The property market, like that of gold and oil, is a rather murky world.
The prices you’ll see on most websites are asking prices. The value of a done deal – the real price – can take land registries weeks to process, by which time a fast-paced market will have moved on.
So those on the inside doing the deals, such as estate agents and developers, have a distinct advantage.
Could technology help blast open this closed market?
Teun van den Dries, chief executive of Dutch software company GeoPhy, believes his data analytics software program could do just that, starting with commercial property, a global market worth about Ä22.5tn (£15.7tn), according to the European Public Real Estate Association.
His program crunches lots of different data sets – public transport, roads, congestion, location, demographics, local economy, building quality and so on – to calculate an estimated value for a property.
And he has data for 41 countries, from Singapore to Spain, Brazil to Belgium.
“If you look at the current property market, almost all transactions are handled by estate agents that will describe property as being well situated, with great accessibility and beautiful views,” he says. “And that could all be true, but it doesn’t mean anything and it doesn’t allow you to compare.”
Location accounts for 70%-75% of the weighting in the algorithm – a mathematical set of rules – and his pricing is accurate within about 5%, he says.
Estate agents are known for their creative euphemisms when it comes to property descriptions, but data could help cut through the sales speak to arrive at a more realistic assessment, he believes.
But, he notes, “a valuation is never right until someone pays. So, it’s the same price point a surveyor will put their signature on.”
The only difference is that it’s derived from data and a set of comparable rules, he says.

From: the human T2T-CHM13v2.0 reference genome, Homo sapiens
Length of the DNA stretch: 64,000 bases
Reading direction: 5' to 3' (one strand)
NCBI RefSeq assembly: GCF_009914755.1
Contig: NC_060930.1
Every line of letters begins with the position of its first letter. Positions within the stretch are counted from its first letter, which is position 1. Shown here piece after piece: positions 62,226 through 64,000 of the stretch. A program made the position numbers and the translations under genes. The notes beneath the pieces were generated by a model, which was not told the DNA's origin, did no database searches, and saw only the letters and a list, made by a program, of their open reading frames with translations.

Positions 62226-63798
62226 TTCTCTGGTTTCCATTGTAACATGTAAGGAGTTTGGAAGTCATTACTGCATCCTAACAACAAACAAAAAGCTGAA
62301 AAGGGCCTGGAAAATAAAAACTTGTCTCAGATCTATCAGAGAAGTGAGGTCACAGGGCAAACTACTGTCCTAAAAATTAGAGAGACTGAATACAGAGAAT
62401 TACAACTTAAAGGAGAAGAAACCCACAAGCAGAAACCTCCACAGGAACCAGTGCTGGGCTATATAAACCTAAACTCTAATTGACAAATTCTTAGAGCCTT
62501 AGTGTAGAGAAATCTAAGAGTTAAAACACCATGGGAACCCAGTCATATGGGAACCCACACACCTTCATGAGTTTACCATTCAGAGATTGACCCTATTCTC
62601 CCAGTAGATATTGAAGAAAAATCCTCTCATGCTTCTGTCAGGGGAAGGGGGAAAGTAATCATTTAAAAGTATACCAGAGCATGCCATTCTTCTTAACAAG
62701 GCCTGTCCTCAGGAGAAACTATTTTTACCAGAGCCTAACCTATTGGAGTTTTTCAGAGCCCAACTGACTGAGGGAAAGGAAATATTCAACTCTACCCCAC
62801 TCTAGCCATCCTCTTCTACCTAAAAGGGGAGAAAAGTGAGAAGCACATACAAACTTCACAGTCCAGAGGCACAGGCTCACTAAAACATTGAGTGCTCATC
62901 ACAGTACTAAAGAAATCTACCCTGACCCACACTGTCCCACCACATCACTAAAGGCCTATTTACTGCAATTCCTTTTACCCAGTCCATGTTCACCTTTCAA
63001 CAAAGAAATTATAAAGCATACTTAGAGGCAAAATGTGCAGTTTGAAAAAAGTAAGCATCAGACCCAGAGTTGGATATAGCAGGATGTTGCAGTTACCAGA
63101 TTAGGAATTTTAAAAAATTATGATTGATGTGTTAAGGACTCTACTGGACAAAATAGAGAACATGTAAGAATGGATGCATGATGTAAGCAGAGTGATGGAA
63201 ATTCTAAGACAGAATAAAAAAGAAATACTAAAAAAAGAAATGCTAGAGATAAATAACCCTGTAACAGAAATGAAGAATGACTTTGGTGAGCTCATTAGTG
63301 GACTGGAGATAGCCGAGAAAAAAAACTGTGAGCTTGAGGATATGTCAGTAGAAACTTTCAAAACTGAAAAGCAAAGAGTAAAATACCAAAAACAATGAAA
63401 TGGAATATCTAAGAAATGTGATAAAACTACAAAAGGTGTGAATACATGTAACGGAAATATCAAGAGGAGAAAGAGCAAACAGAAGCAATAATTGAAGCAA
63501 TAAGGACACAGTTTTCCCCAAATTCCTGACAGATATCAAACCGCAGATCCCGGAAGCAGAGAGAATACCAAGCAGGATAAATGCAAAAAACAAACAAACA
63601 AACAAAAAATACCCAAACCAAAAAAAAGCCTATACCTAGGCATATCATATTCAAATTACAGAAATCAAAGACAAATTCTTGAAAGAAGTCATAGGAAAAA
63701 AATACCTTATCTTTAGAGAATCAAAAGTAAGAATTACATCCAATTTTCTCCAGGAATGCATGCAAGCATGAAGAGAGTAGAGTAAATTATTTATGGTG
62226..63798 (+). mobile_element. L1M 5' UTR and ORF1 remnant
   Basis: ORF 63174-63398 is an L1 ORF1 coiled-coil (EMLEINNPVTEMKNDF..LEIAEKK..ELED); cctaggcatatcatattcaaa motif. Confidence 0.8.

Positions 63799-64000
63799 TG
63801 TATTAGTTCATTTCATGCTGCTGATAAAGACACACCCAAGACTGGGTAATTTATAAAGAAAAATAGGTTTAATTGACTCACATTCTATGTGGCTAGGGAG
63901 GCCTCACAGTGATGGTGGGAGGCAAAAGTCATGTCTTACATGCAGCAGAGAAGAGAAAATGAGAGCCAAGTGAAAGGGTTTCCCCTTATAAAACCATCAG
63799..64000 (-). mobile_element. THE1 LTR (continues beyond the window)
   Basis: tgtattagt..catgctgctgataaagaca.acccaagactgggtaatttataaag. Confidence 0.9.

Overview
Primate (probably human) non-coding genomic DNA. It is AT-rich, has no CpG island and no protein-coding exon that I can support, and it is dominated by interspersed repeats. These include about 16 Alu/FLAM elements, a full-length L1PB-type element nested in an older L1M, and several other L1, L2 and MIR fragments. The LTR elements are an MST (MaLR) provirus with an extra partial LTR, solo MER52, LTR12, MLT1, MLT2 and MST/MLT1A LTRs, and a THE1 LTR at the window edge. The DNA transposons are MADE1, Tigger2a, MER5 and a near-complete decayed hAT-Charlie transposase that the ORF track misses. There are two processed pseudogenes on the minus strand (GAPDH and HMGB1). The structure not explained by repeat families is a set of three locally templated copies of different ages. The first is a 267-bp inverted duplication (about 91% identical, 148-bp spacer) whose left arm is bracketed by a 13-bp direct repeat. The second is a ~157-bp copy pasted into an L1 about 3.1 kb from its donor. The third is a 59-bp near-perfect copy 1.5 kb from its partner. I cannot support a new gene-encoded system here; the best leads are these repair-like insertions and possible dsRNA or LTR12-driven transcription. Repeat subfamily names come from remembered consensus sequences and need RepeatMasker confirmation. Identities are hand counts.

However, there are some valuations it can’t help us to understand – parts of London, such as St James’s Park or Mayfair, home of the £90m mansion, simply defy data analysis.
At present, his customers are pension funds and other large institutions that own property portfolios. They want quick access to property valuations, as well as other data, such as the energy efficiency of their buildings.
But he hopes this type of analysis could also help make the residential property and rentals markets more transparent, too.
So when your landlord says prices are rising in your area and hikes up your rent, you’ll be able to see if that’s really the case, says Mr van den Dries.
But not everyone is so sure about the benefits of data analytics in the commercial property market.
For example, a seller may offload a building to make a loss to offset against tax and as such will sell at a lower “rational” price, he says.
And shifts in economies thousands of miles away – China or in the Middle East, perhaps – could suddenly empty money out of a given market, without the data giving any warning.
While many large publicly owned property owners have talked about using data, many “just don’t really know where to start and are only at the start of the journey,” he says. “Commercial property is the last imperfect market.”
“Homes may be better, as they are more homogenous and could be more comparable,” he adds.
Mr van den Dries admits that there is some resistance to this new data-driven approach – a number of property owners have expressed displeasure at having their buildings benchmarked, he says.
But he, and others, remain convinced that better analysis of more data is key to a more efficient – and less mysterious – property market.